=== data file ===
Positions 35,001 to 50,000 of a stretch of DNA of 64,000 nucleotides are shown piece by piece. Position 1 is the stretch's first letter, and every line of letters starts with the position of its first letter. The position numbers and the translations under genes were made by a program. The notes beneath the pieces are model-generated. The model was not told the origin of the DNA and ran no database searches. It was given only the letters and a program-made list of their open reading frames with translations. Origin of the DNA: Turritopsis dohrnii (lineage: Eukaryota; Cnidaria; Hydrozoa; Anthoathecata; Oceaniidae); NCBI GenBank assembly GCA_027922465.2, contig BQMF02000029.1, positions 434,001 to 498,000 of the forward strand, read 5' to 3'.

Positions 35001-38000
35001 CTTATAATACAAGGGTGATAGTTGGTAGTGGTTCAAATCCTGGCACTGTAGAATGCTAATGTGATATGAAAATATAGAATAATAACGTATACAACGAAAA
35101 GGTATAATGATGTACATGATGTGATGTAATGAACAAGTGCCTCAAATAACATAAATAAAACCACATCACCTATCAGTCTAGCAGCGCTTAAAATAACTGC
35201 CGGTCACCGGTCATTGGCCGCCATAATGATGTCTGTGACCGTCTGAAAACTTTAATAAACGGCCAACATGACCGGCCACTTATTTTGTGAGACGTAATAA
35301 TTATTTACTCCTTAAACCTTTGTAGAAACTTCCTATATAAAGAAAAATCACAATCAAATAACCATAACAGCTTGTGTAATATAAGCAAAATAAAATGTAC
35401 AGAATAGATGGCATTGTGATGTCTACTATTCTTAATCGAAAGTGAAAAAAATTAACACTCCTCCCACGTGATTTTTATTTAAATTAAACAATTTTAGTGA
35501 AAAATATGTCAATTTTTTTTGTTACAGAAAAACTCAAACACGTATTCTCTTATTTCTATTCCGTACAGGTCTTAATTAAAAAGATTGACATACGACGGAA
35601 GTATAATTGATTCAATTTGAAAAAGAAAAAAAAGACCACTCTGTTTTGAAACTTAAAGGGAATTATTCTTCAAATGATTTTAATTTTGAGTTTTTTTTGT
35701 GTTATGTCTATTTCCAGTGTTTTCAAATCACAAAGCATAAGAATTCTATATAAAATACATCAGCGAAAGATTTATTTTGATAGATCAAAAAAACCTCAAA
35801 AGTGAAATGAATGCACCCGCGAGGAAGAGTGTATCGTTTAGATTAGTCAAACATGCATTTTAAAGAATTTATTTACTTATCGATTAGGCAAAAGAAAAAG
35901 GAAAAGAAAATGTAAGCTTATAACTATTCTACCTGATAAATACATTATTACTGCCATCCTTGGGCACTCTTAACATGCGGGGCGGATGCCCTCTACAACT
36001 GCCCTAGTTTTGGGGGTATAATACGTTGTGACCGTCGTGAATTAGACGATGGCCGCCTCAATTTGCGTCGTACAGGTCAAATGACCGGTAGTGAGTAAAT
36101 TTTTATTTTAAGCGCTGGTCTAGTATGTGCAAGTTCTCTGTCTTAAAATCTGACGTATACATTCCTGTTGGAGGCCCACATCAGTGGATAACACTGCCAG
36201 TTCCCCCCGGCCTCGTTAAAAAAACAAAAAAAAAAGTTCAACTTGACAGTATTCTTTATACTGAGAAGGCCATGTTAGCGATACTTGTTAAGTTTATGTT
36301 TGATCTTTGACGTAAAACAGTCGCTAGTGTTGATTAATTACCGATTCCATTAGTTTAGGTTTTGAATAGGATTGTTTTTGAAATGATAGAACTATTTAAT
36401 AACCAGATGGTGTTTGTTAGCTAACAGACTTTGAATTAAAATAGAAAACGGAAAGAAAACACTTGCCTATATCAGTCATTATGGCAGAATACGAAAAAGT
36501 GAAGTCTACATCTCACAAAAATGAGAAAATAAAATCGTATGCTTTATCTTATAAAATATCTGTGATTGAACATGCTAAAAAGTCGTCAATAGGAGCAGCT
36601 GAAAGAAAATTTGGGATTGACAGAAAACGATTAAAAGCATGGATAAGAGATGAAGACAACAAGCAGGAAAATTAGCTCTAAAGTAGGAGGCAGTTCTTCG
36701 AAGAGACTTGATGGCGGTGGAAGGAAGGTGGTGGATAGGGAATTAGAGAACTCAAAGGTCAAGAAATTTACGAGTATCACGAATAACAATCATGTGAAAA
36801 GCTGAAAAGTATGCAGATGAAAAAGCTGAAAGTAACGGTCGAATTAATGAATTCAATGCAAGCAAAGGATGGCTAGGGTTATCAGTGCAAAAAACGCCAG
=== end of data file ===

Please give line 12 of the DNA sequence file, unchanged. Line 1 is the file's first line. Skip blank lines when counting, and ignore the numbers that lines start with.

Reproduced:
35901 GAAAAGAAAATGTAAGCTTATAACTATTCTACCTGATAAATACATTATTACTGCCATCCTTGGGCACTCTTAACATGCGGGGCGGATGCCCTCTACAACT